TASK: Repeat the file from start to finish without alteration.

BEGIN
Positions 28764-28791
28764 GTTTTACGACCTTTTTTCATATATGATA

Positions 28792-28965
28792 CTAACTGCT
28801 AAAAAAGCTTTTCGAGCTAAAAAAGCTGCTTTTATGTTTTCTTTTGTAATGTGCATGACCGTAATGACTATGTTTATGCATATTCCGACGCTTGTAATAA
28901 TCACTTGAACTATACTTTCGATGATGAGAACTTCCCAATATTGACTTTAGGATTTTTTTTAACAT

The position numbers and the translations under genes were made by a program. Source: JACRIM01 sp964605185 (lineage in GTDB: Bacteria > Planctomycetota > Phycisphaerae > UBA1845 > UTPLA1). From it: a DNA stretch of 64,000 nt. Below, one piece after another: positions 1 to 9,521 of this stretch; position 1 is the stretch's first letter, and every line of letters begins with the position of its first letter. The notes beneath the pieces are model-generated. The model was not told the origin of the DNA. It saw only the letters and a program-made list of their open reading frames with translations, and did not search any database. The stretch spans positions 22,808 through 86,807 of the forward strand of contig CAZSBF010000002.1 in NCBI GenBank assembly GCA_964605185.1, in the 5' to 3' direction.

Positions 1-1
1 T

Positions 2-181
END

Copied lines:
Positions 28764-28791
28764 GTTTTACGACCTTTTTTCATATATGATA

Positions 28792-28965
28792 CTAACTGCT
28801 AAAAAAGCTTTTCGAGCTAAAAAAGCTGCTTTTATGTTTTCTTTTGTAATGTGCATGACCGTAATGACTATGTTTATGCATATTCCGACGCTTGTAATAA
28901 TCACTTGAACTATACTTTCGATGATGAGAACTTCCCAATATTGACTTTAGGATTTTTTTTAACAT

The position numbers and the translations under genes were made by a program. Source: JACRIM01 sp964605185 (lineage in GTDB: Bacteria > Planctomycetota > Phycisphaerae > UBA1845 > UTPLA1). From it: a DNA stretch of 64,000 nt. Below, one piece after another: positions 1 to 9,521 of this stretch; position 1 is the stretch's first letter, and every line of letters begins with the position of its first letter. The notes beneath the pieces are model-generated. The model was not told the origin of the DNA. It saw only the letters and a program-made list of their open reading frames with translations, and did not search any database. The stretch spans positions 22,808 through 86,807 of the forward strand of contig CAZSBF010000002.1 in NCBI GenBank assembly GCA_964605185.1, in the 5' to 3' direction.

Positions 1-1
1 T

Positions 2-181